Exeter pioneers chocolate engineering

Student engineers at ExeterUniversity stand to change the shape of Easter with machinery they have developed to produce completely personalised chocolate items.

The new process can produce a 3D object of any shape in chocolate from a computer design.

The machine uses additive layer manufacturing (ALM) technology in a new way, as chocolate is a particularly difficult material to work with.

James Bulleid, project team leader, said: ‘Chocolate exists in about six different forms, only one of which is nice to eat. We had to make sure that our end result still tasted as good as the original ingredient.’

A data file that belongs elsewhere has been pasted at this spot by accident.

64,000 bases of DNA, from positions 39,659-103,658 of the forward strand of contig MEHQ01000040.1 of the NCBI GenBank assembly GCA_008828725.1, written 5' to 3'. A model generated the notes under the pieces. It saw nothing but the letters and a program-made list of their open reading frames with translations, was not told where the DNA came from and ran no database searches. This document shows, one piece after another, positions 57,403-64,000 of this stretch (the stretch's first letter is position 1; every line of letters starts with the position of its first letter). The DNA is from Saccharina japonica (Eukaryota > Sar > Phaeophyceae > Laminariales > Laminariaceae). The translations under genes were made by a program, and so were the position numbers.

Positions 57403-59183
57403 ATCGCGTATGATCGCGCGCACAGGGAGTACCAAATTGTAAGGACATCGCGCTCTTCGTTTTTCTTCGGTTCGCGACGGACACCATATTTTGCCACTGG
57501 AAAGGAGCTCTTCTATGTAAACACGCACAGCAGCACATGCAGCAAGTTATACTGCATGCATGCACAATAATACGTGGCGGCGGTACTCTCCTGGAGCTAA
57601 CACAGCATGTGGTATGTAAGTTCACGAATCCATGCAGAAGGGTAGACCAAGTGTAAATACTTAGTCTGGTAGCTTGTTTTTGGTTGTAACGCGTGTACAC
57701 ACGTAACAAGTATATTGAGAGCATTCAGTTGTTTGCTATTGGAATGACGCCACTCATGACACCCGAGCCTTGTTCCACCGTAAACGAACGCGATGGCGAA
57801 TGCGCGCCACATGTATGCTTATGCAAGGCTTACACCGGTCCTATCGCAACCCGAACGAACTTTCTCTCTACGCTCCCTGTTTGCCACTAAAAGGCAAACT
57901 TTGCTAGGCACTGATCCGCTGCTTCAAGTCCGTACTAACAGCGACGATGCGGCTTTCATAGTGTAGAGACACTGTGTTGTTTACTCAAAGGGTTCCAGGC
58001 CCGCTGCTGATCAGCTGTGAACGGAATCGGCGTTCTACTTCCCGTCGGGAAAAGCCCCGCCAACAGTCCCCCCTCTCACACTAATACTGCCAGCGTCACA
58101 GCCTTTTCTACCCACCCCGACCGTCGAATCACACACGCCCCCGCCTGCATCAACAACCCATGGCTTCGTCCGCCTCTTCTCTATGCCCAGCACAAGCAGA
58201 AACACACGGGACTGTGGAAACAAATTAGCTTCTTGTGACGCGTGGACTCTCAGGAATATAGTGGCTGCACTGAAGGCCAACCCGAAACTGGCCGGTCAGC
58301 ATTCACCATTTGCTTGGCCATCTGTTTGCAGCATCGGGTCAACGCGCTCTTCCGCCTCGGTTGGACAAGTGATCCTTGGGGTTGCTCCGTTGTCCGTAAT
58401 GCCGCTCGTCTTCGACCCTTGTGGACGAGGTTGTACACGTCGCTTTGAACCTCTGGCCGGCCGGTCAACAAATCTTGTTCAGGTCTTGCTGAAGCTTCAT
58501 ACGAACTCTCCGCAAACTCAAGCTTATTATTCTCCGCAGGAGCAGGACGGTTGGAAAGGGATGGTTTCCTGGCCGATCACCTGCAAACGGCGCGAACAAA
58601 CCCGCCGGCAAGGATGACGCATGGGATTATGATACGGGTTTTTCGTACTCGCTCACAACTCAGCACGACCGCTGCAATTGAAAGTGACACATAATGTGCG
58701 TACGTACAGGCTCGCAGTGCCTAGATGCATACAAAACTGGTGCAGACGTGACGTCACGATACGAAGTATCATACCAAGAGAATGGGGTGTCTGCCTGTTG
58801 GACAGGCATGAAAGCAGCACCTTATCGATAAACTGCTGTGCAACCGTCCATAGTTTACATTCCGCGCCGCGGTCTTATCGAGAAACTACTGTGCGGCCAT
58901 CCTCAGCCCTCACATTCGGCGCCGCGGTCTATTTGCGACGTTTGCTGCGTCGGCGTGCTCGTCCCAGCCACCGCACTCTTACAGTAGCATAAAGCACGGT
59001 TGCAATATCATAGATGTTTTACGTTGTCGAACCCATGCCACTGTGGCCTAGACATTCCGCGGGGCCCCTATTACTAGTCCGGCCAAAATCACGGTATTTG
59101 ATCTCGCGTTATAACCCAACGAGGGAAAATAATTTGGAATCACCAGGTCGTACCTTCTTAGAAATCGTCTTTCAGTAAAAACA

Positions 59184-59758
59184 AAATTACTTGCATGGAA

Exeter has substantial expertise in ALM through researching metals and plastics for aerospace and Formula 1 applications. The team chose to investigate manufacturing bespoke chocolate as a teaching demonstrator with commercial potential.

The team has secured a variety of sponsors from international heavyweights Cadbury’s to Tiverton based HepcoMotion, manufacturers of linear motion products and Farnell, a specialist electronic component supplier.

The team hopes that once the prototype has had further development, the technology will be affordable enough to be sited in shops and available for individuals to use over the internet, making it possible to produce totally personalised chocolate items.